Since the 1970s, however, the nation-state, after many centuries of growing in power, importance, and global extent, has finally begun its long, tortured descent into crisis and collapse. The elegant irony of history is again on display: while the evolution of capitalism hitherto had contributed to the consolidation of the nation-state, at this point capital outgrew and started to shake off its old friend and enabler, who clung to it in ever more servile fashion. The state now does almost whatever it has to to stay in the good graces of the most mobile and wealthy sector of capital, finance; but other sectors, too, have found that they have a freer hand than they once did.
Chris Wright (Worker Cooperatives and Revolution: History and Possibilities in the United States)
You can’t manage what you can’t measure” is a maxim that is taught and believed by many in both the business and education sectors. But in fact, the phrase is ridiculous—something said by people who are unaware of how much is hidden. A large portion of what we manage can’t be measured, and not realizing this has unintended consequences. The problem comes when people think that data paints a full picture, leading them to ignore what they can’t see. Here’s my approach: Measure what you can, evaluate what you measure, and appreciate that you cannot measure the vast majority of what you do. And at least every once in a while, make time to take a step back and think about what you are doing.
Ed Catmull (Creativity, Inc.: Overcoming the Unseen Forces That Stand in the Way of True Inspiration)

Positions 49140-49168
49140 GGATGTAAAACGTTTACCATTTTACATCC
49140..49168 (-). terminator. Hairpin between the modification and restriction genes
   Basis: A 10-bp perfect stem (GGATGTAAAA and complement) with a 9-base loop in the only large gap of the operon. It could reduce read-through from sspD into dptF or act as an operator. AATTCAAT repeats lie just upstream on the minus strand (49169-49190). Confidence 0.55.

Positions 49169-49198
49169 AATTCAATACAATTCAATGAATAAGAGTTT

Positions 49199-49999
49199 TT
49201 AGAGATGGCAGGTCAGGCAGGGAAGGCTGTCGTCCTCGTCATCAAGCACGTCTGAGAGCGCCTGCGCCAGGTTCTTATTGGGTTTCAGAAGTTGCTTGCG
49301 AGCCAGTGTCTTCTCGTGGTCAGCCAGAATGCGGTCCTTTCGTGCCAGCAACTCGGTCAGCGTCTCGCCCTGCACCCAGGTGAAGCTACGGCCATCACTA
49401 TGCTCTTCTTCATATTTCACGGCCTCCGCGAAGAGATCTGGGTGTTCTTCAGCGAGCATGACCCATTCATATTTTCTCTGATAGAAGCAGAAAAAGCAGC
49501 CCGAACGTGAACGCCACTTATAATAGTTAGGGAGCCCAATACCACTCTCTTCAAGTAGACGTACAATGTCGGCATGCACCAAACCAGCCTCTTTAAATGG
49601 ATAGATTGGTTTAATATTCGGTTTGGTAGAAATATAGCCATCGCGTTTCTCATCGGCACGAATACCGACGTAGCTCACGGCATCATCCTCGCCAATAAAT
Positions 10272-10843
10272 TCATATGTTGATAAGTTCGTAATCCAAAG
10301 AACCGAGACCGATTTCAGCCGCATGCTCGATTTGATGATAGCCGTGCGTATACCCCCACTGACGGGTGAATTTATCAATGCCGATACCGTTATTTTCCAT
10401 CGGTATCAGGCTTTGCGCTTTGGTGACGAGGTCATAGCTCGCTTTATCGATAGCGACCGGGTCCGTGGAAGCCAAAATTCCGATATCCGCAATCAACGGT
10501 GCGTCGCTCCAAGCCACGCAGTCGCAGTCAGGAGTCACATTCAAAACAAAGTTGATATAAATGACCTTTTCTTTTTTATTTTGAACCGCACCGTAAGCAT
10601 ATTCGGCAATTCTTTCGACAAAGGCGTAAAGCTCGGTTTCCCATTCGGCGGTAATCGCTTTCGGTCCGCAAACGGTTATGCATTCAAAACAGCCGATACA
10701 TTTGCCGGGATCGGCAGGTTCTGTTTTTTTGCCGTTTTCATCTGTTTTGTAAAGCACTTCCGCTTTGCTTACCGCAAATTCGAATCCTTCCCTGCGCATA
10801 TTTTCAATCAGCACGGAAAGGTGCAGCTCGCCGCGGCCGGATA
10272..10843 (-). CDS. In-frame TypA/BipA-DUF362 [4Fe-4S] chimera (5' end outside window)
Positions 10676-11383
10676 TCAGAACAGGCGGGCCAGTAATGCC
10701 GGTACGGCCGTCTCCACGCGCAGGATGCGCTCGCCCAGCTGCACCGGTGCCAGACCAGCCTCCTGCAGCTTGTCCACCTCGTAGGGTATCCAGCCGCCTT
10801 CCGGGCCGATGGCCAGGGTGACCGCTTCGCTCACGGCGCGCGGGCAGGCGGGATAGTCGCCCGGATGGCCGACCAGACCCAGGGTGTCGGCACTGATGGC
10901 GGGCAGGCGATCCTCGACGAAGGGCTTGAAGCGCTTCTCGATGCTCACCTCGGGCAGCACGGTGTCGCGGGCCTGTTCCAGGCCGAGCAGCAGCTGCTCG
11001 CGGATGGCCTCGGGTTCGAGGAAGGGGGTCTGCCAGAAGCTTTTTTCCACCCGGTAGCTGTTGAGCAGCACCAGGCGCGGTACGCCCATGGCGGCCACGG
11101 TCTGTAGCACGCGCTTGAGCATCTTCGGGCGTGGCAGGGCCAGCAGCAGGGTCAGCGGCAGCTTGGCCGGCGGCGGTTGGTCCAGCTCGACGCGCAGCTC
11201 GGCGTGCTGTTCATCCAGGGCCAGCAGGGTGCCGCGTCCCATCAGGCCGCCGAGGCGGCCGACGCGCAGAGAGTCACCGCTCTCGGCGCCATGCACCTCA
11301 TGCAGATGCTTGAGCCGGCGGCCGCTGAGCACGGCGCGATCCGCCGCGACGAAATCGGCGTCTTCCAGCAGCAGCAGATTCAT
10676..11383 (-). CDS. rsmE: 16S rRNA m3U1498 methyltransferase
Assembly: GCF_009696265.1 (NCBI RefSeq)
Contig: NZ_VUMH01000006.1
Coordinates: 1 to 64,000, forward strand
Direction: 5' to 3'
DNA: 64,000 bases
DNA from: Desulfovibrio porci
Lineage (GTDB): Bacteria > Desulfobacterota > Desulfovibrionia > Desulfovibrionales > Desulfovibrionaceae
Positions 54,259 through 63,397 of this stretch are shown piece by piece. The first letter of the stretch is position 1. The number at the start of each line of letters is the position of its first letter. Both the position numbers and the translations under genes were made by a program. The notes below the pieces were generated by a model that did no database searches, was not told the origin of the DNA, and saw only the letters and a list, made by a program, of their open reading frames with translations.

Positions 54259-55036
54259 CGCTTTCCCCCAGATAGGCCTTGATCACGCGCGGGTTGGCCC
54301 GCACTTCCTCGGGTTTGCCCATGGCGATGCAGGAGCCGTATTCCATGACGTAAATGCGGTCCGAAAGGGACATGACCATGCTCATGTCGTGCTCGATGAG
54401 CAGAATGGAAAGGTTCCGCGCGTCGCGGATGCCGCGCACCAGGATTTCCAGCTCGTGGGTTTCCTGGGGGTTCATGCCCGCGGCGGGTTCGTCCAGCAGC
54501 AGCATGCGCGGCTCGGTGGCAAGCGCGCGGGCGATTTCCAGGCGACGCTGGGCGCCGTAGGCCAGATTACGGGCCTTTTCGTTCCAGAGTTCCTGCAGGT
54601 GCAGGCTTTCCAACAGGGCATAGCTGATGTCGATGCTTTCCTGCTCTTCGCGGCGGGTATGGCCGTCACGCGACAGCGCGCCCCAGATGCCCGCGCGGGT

Matthias,” she murmured in Fjerdan, giving his arm what she hoped was a friendly, siblinglike nudge, “must you glower at everything?” “I’m not glowering.” “We’re Fjerdans in the Ravkan sector. We already stand out. Let’s not give everyone another reason to think you’re about to lay siege to the market. We need to get this task done without drawing unwanted attention. Think of yourself as a spy.” His frown deepened. “Such work is beneath an honest soldier.” “Then pretend to be an actor.” He made a disgusted sound. “Have you ever even been to the theater?” “There are plays every season in Djerholm.” “Let me guess, sober affairs that last several hours and tell epic tales of the heroes of yore.” “They’re actually very entertaining. But I’ve never seen an actor who knows how to properly hold his sword.
Leigh Bardugo (Crooked Kingdom (Six of Crows, #2))
I argued earlier that clientelism is an early form of democracy: in societies with masses of poor and poorly educated voters, the easiest form of electoral mobilization is often the provision of individual benefits such as public-sector jobs, handouts, or political favors. This suggests that clientelism will start to decline as voters become wealthier. Not only does it cost more for politicians to bribe them, but the voters see their interests tied up with broader public policies rather than individual benefits.
Francis Fukuyama (Political Order and Political Decay: From the Industrial Revolution to the Globalization of Democracy)
Indeed the three policy pillars of the neoliberal age—privatization of the public sphere, deregulation of the corporate sector, and the lowering of income and corporate taxes, paid for with cuts to public spending—are each incompatible with many of the actions we must take to bring our emissions to safe levels.
Naomi Klein (This Changes Everything: Capitalism vs. The Climate)
Here is a principle to use in all aspects of economics and policy. When you find a good or service that is in huge demand but the supply is so limited to the point that the price goes up and up, look for the regulation that is causing it. This applies regardless of the sector, whether transportation, gas, education, food, beer, or daycare. There is something in the way that is preventing the market from working as it should. If you look carefully enough, you will find the hand of the state making the mess in question.